Zurbarán. A New Perspective
From 9 June to 13 September 2015
Advance booking already available
Willem van de Velde II was one of the leading 17th-century Dutch marine painters. Trained by his father, Willem van de Velde I, with whom he later worked, he continued his studies in Weesp with Simon de Vlieger, an artist who specialised in marine compositions. Willem van de Velde II’s work falls within the scope of classical Dutch view painting and the artist created atmospheric effects not to be found in the work of previous painters.
In order to devise his compositions, Van de Velde made sketches from life and also sailed with the fleet in order to gain first-hand knowledge of naval battles, following the custom of his father. The type of composition that he produced was well received by clients, who appreciated their rigorous organisation and detailed rendering of rigging, hulls, sails and other elements of the vessels, as well as other elements related to navigation such as the direction of the wind, the position of the sun, the light and movement of the water.
Van de Velde II depicted both rough and calm seas and included almost every type of boat to be found in his day, from warships to commercial vessels. The precision and detail of his drawings have made them extremely useful for a knowledge of ship-building in the 17th century.
The present canvas depicts the Dutch fleet moored in the Goeree Roads at the entrance to the Haringvliet, one of the canals on the estuary of the Mose. Just visible on the left in the far distance is the city of Goedereede with its church tower. The painting was dated by Gaskell to around 1672–73, before Van de Velde II moved to England.
Van de Velde II structured his composition through two large diagonals created by the vessels that cross the picture surface from left to right. The first diagonal is formed from the four larger ships located nearer to the foreground. The second line, comprising three smaller ships, runs parallel to the first line and behind it. Between the two principal lines is a third group of smaller boats and sailing vessels crammed with passengers. In the foreground Van de Velde creates a dark area on the water from the shadow of a cloud, a device that increases the sense of spatial depth.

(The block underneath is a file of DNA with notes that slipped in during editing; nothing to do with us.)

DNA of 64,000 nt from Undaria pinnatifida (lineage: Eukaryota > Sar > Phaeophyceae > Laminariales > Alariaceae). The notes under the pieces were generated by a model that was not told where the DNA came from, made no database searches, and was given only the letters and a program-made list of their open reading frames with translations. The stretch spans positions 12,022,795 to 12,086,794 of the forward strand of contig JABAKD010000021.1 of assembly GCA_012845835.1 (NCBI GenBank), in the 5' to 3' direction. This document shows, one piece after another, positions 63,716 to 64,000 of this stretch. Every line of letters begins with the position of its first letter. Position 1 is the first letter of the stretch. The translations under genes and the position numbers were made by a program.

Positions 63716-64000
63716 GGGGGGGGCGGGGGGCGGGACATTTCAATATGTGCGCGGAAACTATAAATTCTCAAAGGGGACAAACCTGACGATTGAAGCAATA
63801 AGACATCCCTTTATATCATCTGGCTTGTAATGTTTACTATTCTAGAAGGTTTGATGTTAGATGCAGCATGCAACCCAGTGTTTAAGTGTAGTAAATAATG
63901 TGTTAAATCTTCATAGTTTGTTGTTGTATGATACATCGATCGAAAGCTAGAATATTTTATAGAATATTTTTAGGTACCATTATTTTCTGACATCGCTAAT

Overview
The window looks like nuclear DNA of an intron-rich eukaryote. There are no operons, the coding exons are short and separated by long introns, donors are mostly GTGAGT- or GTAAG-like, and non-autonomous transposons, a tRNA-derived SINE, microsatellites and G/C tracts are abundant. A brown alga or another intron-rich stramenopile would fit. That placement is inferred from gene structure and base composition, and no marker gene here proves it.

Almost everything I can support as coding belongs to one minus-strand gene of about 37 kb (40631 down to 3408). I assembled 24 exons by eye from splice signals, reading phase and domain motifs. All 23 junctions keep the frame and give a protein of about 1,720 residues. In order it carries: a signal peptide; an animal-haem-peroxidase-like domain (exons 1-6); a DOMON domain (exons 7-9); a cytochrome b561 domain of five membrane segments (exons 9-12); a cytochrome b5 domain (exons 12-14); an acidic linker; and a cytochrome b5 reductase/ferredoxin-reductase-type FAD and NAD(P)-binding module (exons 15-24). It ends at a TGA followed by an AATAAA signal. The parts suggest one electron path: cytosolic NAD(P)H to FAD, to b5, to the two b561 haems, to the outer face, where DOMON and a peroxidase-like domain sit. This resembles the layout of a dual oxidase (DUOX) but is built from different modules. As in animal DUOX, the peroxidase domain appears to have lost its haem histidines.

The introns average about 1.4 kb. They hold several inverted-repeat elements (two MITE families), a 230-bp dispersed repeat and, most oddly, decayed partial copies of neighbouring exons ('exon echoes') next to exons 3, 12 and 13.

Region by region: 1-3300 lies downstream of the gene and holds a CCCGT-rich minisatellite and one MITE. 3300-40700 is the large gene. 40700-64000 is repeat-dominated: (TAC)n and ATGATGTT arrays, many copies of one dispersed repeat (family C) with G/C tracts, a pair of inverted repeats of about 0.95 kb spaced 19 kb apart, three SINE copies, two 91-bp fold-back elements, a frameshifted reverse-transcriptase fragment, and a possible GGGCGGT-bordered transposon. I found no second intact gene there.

This canvas contains all the elements that brought Van de Velde II fame: his careful and refined draughtsmanship that has allowed many of the vessels to be identified; a large number of vessels in a single scene; a balanced composition achieved through the alignment of the ships; and a tranquil atmosphere conveyed by the gentle movement of the water with the lapping waves. His skills are also evident in the importance given to the sky, which offers a fine study of the density and movement of the clouds, contrasting with the whiteness of the billows of smoke from the cannon shots.
It would appear that Van de Velde II used a series of drawings made by his father at first hand in order to devise this composition. Willem van de Velde I arrived in Goeree where the Dutch fleet was stationed in September 1664 and remained there until December when the fleet set sail. During this time he executed the preparatory drawings, of which more than fifty have survived.
Among the ships that have been identified are the Vrede (Peace), the largest vessel, located in the foreground on the left and adorned with a figurehead of a woman in red and blue with a palm branch in her hand. The large vessel in the centre is De Drie Helden Davids (The three Heroes David), built in 1654. Het Huis te Oosterwijk (Osterwijk Castle), the third in the line, was built in 1653 and belonged to the Admiralty in Amsterdam. Located in the line behind them and next to the Vrede is Het Hof van Zeeland (The Court of Zeeland), while between the Vrede and Het Huis te Oosterwijk is the Eendracht (Unity), the flagship of Jacob Baron van Wassenaer van Obdam, Admiral of the Fleet. Lastly we see the Klein Holland (Small Holland).